The US Navy commissioned the USS South Dakota on Feb. 2, 2019, and, in doing so, ushered in a new era of millennial undersea war fighters and the most technologically advanced submarine hunter-killer on Earth.
“I think we can honestly call South Dakota ‘America’s first millennial submarine’ from construction to operation,” Rep. Joe Courtney of Connecticut said at the South Dakota’s commissioning.
While millennials across the board make up the majority of the US’s combat service members in any service, the South Dakota was built by the shipbuilder General Dynamics Electric Boat, whose workforce is more than half millennial, The Day reported.
“The rise of the millennial generation emerging to lead Electric Boat’s important work for the country, I believe, is a powerful rebuttal of cynics and naysayers that say that American manufacturing and technological excellence are a thing of the past,” Courtney said.
In the slides below, meet the young sailors and new submarine that makes the South Dakota the most modern and fearsome submarine in the world today.
The color guard parade the ensign during a commissioning ceremony for the Virginia-class attack submarine USS South Dakota on Feb. 2, 2019.
(US Navy photo by Mass Communication Specialist 1st Class Steven Hoskins)
The South Dakota is a fast-attack boat.
The South Dakota is a fast-attack submarine, which trades the world-ending nuclear might of a ballistic-missiles submarine, or “boomer,” for Tomahawk cruise missiles, mines, and torpedoes.
Boomer submarines hide in oceans around the world on the longshot chance the US may call upon them to conduct nuclear warfare. These submarines are not to be seen and avoid combat.
But fast-attack subs such as the South Dakota meet naval combat head-on.
(Photo by Mass Communication Specialist Seaman Apprentice Samuel Souvannason
One weapon makes the South Dakota a force to be reckoned with up to 1,500 miles inland: the Tomahawk. The South Dakota can hold dozens of these land-attack missiles.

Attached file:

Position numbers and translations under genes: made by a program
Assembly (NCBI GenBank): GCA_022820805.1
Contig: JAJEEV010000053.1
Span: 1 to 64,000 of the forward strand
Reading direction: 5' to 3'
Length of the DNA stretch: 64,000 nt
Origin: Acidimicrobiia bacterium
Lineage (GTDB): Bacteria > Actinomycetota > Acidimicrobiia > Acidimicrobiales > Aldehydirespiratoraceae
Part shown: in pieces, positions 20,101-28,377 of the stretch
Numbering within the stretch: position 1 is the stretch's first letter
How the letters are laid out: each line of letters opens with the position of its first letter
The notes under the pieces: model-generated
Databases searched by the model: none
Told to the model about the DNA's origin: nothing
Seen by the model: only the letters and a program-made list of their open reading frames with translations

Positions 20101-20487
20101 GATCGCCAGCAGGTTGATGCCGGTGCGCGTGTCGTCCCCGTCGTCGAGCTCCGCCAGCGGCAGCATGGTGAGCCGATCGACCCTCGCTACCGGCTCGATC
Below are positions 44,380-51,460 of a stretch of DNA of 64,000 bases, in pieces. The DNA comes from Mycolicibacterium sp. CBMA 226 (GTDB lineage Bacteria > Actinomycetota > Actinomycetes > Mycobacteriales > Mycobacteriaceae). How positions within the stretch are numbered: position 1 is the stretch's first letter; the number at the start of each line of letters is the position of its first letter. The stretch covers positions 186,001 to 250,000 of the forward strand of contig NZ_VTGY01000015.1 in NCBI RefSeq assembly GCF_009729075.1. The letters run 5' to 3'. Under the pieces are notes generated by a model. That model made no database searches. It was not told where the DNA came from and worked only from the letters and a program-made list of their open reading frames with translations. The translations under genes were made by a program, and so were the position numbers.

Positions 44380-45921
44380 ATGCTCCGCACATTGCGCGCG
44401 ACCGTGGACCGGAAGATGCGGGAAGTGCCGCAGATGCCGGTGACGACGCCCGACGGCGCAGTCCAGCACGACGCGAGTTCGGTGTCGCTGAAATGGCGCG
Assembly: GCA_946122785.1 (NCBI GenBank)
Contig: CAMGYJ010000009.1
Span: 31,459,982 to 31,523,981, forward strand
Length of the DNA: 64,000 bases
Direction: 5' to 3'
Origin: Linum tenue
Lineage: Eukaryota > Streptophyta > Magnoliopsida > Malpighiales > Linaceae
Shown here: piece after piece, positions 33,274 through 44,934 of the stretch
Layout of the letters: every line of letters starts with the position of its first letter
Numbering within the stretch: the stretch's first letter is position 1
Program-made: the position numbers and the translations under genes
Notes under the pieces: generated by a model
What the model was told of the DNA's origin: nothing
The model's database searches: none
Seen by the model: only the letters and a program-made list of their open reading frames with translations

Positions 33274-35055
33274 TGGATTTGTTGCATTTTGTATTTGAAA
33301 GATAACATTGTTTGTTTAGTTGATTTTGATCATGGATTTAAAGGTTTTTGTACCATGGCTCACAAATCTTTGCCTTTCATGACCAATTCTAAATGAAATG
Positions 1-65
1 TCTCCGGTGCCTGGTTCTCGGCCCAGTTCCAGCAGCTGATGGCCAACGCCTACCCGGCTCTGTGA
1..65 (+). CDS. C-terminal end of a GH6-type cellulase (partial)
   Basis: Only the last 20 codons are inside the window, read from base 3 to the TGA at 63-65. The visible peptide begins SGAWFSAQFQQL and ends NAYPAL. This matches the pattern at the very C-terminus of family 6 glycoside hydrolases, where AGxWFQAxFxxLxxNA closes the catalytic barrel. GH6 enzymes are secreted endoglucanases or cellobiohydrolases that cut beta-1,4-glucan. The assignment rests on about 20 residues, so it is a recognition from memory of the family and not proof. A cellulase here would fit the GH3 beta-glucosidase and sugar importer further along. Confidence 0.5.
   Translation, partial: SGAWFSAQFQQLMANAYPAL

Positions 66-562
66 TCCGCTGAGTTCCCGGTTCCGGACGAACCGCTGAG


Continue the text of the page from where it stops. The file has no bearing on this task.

Fast-attack submarines like the South Dakota serve as a door-kicker, as one did in 2011 when the US opened its campaign against Libya with a salvo of cruise missiles from the USS Michigan. These submarines also must hunt and sink enemy ships and submarines in times of combat, and the South Dakota is unmatched in that department.
(Photo by Chief Petty Officer Darryl Wood)
Members of SEAL Delivery Vehicle Team Two prepare to launch one of the team’s SEAL delivery vehicles from the back of the Los Angeles-class attack submarine USS Philadelphia during a training exercise.
(US Navy photo by Chief Photographer’s Mate Andrew McKaskle)
The US Navy Virginia-class attack submarine USS South Dakota.
Russian Typhoon-class submarine.
(US Navy photo)
Type 039 submarine.
Capt. Ronald Withrow, outgoing commanding officer of the South Dakota, right, returns a salute from his relief, Missouri native Cmdr. Craig Litty, left.
(US Navy photo by Mass Communication Specialist First Class Steven Hoskins)
(US Navy photo)
(US Navy photo)
Submarine combat is a very dangerous and tricky game. Any sonar or radar ping can reveal a sub’s location, so the ships need to sit and listen quietly to safely line up a kill.
The South Dakota can detect ships and subs with an off-board array of sensors that it can communicate with in near real time. This represents a breakthrough in undersea warfare.
Navy Petty Officer 1st Class Paul Durocher, a pre-commissioned unit South Dakota submariner.
(US Air Force photo by Senior Airman Jared Bunn)
But submarines are only as good as their crews. The South Dakota will live or die based on its crew’s ability to stick together and problem solve.
This article originally appeared on Business Insider. Follow @BusinessInsider on Twitter.